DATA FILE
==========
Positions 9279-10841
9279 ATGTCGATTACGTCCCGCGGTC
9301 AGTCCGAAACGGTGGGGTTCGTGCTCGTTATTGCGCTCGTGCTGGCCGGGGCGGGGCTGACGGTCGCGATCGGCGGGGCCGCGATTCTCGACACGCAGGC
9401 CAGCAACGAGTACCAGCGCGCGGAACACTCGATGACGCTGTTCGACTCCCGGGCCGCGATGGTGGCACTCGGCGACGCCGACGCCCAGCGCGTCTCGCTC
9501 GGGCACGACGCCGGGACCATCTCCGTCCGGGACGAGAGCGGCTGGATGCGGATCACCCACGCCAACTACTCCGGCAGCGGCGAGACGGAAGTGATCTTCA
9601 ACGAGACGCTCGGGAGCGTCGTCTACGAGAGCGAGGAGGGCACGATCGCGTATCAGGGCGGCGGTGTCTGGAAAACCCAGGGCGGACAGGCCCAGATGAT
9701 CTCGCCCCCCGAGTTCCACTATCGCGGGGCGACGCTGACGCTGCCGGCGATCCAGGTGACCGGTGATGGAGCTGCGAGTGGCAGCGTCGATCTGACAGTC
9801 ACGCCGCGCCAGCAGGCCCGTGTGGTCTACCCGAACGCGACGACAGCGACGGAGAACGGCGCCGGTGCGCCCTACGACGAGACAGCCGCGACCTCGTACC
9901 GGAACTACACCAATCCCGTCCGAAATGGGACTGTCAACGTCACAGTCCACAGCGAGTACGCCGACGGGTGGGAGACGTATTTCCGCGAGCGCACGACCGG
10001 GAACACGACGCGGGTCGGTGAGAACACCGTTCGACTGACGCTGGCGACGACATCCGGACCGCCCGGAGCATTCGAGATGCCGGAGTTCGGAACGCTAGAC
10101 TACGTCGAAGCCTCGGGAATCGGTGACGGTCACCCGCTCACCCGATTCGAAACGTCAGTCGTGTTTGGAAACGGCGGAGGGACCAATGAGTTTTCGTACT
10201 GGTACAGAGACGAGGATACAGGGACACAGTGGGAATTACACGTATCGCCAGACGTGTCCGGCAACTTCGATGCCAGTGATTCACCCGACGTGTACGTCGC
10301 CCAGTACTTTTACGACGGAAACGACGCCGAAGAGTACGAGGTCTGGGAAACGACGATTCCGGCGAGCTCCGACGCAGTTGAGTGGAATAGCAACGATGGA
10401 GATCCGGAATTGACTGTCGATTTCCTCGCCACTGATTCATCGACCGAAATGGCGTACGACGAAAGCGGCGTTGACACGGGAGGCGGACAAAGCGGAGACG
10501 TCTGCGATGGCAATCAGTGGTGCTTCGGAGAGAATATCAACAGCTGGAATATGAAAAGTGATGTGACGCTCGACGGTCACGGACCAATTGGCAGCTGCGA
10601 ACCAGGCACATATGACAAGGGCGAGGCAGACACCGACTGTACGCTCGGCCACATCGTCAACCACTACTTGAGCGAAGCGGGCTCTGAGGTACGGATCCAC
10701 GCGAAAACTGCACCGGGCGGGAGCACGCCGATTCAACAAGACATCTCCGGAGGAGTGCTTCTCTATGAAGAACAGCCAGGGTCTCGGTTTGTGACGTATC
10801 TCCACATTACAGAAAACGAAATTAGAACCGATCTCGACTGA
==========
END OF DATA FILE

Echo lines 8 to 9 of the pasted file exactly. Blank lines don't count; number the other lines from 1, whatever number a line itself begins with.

9801 ACGCCGCGCCAGCAGGCCCGTGTGGTCTACCCGAACGCGACGACAGCGACGGAGAACGGCGCCGGTGCGCCCTACGACGAGACAGCCGCGACCTCGTACC
9901 GGAACTACACCAATCCCGTCCGAAATGGGACTGTCAACGTCACAGTCCACAGCGAGTACGCCGACGGGTGGGAGACGTATTTCCGCGAGCGCACGACCGG